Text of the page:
Covid mutes German Unity Day celebrations

Covid mutes German Unity Day celebrations
Covid mutes German Unity Day celebrations

German President Frank-Walter Steinmeier on Saturday paid tribute to the courage of protesters who led the peaceful revolution that paved the way for the reunification of East and West Germany 30 years ago.

Commemorations to mark German Unity Day are underway in the city of Potsdam, about 25 kilometers (15.5 miles) southwest of Berlin. Such a momentous anniversary would usually be met with fervor, but this year’s festivities have been overshadowed by the coronavirus pandemic.

“We look back with gratitude at the end of the Cold War and the beginning of a new era,” Steinmeier said in a keynote speech at the official ceremony. “Today we live in the best Germany that has ever existed.”

The main proceedings were taking place with far less fanfare than usual in order to keep the number of attendees down while maintaining social distance measures. A morning ecumenical service at Potsdam’s Church of St. Peter and Paul was also scaled down, along with similar religious and musical events all over the country, many of which were livestreamed.

“We all wanted to celebrate the 30th anniversary of German unity a different way. With packed halls with big open-air festivities here in Potsdam, with thousands of people from all over Germany and from our European neighbor states,” Steinmeier told the audience, which included Chancellor Angela Merkel and other dignitaries.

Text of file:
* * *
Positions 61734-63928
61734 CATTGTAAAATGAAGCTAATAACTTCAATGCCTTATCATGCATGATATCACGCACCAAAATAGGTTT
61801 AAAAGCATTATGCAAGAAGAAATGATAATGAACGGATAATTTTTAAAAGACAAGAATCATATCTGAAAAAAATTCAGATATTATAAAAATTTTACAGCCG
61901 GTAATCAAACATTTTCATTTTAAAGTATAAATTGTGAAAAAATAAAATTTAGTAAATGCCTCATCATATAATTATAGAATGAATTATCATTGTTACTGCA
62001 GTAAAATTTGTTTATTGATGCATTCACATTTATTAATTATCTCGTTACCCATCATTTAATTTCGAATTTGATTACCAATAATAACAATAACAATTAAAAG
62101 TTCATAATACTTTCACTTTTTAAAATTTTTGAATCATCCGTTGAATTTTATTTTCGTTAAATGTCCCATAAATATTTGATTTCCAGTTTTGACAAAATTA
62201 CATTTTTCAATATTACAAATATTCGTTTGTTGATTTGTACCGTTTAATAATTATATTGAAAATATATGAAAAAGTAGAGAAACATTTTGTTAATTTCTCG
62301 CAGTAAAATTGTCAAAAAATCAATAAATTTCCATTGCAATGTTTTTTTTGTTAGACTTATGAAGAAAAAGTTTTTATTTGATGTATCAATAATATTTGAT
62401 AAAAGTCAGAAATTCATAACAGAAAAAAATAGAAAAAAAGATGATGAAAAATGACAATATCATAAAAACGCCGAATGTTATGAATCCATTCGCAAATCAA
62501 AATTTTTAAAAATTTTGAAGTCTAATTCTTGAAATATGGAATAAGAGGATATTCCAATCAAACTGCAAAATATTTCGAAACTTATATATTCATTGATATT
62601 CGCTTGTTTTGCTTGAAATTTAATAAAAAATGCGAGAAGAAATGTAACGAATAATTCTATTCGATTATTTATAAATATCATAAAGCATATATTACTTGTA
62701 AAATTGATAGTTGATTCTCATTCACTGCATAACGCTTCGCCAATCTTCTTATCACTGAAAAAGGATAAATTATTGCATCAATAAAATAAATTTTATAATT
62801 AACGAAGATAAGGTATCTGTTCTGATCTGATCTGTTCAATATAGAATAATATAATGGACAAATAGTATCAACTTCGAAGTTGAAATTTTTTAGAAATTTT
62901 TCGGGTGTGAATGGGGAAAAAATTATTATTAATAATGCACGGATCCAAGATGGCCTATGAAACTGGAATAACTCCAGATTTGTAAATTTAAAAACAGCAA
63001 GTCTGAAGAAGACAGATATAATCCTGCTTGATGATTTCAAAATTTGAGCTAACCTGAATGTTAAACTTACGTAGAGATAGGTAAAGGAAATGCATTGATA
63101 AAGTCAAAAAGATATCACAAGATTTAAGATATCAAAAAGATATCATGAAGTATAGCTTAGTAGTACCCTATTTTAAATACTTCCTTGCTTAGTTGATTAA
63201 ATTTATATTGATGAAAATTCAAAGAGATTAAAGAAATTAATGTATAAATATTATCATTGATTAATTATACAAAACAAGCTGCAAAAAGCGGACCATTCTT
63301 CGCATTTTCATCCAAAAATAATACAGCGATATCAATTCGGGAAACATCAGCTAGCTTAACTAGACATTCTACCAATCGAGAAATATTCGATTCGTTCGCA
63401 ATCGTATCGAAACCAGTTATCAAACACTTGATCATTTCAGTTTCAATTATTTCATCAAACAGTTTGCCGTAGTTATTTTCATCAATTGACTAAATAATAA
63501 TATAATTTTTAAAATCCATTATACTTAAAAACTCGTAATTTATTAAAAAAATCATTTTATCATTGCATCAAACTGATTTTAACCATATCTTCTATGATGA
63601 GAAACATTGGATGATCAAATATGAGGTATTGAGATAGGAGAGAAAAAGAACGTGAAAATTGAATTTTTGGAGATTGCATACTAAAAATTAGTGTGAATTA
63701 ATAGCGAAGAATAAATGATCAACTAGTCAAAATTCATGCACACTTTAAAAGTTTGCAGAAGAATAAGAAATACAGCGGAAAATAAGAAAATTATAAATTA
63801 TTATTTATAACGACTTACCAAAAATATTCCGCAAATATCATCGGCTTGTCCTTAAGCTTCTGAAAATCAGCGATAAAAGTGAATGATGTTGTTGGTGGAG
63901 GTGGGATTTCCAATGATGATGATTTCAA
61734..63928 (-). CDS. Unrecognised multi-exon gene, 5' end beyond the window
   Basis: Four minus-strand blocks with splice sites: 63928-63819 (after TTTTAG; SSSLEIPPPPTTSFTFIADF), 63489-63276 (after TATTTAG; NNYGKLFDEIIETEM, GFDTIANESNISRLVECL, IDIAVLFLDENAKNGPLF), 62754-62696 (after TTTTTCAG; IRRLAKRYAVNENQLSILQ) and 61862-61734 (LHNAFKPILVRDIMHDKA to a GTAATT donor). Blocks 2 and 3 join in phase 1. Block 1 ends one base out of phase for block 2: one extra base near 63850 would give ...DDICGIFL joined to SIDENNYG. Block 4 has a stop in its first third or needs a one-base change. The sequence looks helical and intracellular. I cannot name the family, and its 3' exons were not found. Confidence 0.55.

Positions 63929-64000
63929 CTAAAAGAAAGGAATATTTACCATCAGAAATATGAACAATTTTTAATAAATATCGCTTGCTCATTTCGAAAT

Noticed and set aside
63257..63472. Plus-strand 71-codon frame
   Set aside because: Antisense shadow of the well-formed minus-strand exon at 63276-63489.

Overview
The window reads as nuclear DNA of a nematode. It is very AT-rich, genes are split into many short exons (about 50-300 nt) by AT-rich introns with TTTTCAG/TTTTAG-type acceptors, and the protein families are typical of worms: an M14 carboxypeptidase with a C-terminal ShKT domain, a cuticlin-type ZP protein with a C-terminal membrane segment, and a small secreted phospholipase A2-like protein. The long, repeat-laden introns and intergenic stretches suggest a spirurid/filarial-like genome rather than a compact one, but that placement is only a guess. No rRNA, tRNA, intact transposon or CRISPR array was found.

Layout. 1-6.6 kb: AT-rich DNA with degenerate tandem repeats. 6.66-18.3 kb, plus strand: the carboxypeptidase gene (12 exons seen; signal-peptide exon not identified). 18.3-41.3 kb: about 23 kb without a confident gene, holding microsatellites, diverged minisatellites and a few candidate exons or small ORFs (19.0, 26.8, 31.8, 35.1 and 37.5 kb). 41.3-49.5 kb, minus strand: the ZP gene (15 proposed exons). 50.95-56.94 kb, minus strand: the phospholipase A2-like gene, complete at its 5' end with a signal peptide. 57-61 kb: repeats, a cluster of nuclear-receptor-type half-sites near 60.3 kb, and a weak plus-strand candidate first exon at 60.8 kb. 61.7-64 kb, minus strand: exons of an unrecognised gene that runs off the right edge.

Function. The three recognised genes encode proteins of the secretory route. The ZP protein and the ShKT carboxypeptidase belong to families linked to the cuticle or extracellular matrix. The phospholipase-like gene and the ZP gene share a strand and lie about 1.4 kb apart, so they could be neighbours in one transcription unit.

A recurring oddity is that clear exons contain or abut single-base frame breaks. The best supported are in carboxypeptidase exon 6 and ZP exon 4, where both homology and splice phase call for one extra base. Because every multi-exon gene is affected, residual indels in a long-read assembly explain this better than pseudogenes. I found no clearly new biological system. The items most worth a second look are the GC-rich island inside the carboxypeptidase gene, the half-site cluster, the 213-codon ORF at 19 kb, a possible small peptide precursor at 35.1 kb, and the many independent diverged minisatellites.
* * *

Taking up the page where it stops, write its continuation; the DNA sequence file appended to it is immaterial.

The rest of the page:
“But even if we can’t hold big official celebrations, the significance of this day remains. German Unity Day is an important moment to think back with joy and courage.”

The president said Germany could feel pride about developing into a “reunited, free and democratic country in the middle of Europe” — adding that no pandemic could take that away.

But Steinmeier acknowledged that there had also been difficult periods in the last three decades, stressing that the unification process required a critical look as well as an open discussion about “mistakes and injustices.”

He referred to the economic and other differences that still persist between the former West and the less-prosperous former East.

“There is no question that the upheaval hit the people in the east of our country much harder than those in the west,” Steinmeier said. “And it still leaves its mark today, despite all the great progress made.”

He also warned that when people feel permanently disadvantaged, “cohesion crumbles, mistrust in politics increases, and the breeding ground for populism and extremist parties grows.” He urged Germans from all over the country to “address our grievances” and “listen to each other.”

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